From here the trail led up into a mature white and red pine forest moving in an eastward direction.  At the time I wondered what had caused  these animals to turn 90 degrees to the east and move up through a rocky cliff area into this forest.   Knowing that the tracks were less than 12 hours old and the wind was also coming from that direction it was a good guess that they had caught the scent of something up on that hill.  With the river ice not being safe to cross we went back to the highway and crossed over the river  so that we could pick up this trail again and continue to follow it.  On the way, we came across the ‘boxy’ hopping tracks of a southern flying squirrel.  By the pattern of this trail as well as a trail width of 2″ we were quite sure that it was not the Northern flying squirrel, who also  inhabit this area.   We spent some time investigating this site and saw where this particular squirrel had fed on some cedar seeds and then disappeared into a hole in the snow down into the subnivean.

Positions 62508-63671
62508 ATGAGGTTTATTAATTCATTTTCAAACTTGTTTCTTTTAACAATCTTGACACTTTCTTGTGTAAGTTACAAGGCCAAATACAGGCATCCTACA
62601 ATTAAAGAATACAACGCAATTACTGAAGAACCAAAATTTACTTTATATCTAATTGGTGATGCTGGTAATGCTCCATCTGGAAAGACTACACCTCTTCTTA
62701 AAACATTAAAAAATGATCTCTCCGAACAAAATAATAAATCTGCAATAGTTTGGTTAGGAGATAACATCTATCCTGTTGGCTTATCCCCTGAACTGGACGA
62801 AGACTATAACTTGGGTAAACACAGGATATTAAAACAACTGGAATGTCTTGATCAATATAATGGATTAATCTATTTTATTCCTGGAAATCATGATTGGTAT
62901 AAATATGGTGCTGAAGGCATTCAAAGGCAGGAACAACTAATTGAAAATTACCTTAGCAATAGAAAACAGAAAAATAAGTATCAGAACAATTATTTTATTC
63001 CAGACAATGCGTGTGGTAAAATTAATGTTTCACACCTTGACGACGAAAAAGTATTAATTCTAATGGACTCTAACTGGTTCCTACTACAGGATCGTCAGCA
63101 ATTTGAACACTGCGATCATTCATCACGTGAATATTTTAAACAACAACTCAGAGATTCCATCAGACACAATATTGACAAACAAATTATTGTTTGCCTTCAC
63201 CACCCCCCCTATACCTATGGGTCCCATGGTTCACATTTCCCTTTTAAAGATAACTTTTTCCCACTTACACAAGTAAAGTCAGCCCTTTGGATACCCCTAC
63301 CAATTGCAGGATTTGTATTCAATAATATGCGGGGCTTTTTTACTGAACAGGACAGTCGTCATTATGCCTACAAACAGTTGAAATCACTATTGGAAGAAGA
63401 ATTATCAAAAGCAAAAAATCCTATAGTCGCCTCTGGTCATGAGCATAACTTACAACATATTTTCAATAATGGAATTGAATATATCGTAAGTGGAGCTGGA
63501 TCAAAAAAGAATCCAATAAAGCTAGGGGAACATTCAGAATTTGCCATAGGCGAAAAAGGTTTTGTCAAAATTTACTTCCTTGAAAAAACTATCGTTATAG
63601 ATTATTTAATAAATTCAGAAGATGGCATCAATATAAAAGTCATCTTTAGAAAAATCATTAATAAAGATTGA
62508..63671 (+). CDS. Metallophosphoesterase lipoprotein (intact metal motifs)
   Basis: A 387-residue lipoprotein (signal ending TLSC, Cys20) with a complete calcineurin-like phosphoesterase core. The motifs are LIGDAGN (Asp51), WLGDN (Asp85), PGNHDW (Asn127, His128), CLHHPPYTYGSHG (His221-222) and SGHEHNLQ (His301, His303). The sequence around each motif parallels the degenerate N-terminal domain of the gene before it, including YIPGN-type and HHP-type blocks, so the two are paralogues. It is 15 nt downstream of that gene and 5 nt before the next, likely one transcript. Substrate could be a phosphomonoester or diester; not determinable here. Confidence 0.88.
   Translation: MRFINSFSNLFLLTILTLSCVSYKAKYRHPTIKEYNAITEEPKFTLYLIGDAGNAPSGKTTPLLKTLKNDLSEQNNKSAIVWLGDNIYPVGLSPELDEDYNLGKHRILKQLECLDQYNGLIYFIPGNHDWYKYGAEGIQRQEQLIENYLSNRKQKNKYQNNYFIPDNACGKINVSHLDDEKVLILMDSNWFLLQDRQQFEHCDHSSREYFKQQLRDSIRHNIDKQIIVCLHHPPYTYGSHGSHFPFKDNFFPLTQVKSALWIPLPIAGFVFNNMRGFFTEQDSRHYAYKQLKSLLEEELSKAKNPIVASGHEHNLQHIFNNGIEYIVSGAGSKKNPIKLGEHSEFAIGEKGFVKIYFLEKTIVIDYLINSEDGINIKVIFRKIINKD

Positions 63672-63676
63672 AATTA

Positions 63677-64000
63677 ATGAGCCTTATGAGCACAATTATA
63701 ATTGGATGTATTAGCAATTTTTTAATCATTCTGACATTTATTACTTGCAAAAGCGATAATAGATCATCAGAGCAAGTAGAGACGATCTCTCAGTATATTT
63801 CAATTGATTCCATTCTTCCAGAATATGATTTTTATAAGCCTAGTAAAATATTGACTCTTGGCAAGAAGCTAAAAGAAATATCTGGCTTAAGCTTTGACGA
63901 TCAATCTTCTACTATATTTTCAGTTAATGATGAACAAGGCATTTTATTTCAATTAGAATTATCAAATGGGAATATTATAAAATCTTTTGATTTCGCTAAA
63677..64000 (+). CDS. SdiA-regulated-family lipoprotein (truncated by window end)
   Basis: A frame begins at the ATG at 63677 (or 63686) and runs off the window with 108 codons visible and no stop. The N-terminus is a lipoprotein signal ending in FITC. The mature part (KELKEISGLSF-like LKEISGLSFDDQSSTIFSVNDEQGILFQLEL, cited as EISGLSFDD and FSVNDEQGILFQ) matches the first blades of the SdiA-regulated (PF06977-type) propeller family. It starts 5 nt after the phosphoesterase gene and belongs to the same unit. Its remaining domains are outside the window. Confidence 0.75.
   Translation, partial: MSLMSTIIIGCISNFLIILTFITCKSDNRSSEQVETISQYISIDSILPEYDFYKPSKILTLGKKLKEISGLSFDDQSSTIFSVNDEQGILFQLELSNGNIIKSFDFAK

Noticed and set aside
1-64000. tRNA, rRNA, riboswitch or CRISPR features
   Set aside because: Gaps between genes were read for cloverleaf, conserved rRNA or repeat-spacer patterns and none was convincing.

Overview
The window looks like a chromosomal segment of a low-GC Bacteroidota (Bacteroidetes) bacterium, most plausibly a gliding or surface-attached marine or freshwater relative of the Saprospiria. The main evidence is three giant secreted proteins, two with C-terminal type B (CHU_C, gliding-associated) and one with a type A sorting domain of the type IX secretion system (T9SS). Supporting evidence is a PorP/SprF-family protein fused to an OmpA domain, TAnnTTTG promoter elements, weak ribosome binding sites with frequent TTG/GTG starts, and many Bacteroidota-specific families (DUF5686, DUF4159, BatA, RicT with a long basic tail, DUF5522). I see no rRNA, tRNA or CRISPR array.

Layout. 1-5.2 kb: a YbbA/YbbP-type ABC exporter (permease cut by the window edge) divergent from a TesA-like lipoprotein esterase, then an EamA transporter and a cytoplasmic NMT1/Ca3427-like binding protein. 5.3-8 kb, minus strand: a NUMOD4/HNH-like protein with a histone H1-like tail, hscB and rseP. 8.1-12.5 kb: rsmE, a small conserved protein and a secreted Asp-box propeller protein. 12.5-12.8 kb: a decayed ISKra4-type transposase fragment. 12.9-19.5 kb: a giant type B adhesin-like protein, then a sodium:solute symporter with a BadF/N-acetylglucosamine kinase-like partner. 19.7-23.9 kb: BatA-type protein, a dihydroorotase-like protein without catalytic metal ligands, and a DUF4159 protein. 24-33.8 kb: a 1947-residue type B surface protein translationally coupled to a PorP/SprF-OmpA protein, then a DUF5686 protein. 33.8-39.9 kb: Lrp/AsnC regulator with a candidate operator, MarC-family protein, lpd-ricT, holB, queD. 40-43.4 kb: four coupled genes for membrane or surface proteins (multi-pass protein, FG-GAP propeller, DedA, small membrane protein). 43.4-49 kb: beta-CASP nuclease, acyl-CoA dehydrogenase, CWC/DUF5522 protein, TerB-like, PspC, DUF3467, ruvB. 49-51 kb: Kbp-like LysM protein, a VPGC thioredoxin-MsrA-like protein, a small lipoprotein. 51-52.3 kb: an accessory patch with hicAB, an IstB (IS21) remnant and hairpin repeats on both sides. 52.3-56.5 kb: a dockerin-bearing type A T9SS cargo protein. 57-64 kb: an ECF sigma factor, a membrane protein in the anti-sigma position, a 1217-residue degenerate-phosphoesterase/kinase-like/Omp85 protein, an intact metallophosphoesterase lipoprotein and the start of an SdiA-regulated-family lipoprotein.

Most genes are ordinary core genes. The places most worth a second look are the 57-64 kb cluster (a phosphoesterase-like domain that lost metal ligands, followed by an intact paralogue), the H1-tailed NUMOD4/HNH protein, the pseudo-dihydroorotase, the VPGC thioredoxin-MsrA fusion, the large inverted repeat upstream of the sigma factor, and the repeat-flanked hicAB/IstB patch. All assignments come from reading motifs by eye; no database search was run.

It wasn’t long before we picked up the wolf trail again and quickly learned what may have been the cause in their change of direction.  Moose.   In this location we found two moose beds and fairly fresh (1-2 day old) tracks.   These wolves were definitely interested in these animals and appeared to be following their trails as they  moved up to the top of a plateau.   Judging by the size of the beds, scat and urine marks in the snow we could tell that the moose tracks were from a cow and a male calf.   There were also tracks of snowshoe hare in this area.  When tracking single or pairs of wolves in the past, I have often seen them pursuing hares in the dense patches of balsam fir like we were in at this point.  But these wolves seemed much more interested in the moose that had been hanging out in this area.